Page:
Bill 63

Bill 63, (Nov 1969), required children receiving their education in English to acquire a working knowledge of French and required everything to be done so that immigrants acquired the knowledge of French upon arrival in Québec.

Bill 63

Bill 63, the Act to Promote the French Language in Quebec (Nov 1969), required children receiving their education in English to acquire a working knowledge of French and required everything to be done so that immigrants acquired the knowledge of French upon arrival in Québec. In 1967, the school board of Saint-Léonard (Montréal) had insisted that children of immigrants within its jurisdiction receive unilingual French education. Anglophone opposition caused the Union Nationale government to introduce Bill 85, which never passed the parliamentary committee stage.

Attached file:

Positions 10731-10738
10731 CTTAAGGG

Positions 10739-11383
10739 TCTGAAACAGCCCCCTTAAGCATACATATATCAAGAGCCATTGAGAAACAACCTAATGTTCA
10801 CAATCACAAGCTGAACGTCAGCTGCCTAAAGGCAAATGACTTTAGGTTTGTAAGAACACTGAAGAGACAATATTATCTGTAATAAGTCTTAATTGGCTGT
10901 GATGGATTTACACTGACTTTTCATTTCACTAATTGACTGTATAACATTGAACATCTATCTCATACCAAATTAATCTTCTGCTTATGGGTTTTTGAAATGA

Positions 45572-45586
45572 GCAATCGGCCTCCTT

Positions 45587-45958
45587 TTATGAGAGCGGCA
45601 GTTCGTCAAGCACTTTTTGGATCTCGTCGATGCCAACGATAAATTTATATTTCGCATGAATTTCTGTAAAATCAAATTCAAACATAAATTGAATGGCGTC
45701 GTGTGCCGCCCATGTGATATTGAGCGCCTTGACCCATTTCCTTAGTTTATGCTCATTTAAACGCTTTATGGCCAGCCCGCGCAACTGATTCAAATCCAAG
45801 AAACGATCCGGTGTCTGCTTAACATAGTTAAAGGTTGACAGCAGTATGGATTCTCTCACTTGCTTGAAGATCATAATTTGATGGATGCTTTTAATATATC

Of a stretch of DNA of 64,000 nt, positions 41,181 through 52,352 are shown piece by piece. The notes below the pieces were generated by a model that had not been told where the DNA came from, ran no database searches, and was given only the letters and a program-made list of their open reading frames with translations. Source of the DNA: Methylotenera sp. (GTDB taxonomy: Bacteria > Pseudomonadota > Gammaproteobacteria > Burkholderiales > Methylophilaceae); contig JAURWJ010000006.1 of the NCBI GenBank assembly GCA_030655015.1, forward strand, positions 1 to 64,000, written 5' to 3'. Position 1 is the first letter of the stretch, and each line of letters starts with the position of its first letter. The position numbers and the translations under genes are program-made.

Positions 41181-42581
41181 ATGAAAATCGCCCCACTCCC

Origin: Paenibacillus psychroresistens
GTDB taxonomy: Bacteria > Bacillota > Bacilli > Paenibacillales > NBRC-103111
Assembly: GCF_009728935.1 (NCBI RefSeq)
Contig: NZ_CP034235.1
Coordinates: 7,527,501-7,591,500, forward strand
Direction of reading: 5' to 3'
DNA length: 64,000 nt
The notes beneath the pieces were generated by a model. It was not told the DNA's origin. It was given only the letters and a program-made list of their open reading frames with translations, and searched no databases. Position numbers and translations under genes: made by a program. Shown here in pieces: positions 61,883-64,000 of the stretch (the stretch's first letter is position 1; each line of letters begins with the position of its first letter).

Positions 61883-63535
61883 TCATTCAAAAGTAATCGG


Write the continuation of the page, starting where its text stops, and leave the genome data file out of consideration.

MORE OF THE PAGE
The Gendron Commission was then established to investigate language problems in Québec, but when a compromise proposed by the Saint-Léonard school board trustees led to violent demonstrations, the government introduced Bill 63 without awaiting the commission's recommendations. Bill 63 aroused unprecedented opposition among Québec's francophone population who believed it was too weak a measure. It was eventually repealed and replaced by the more comprehensive Bill 22.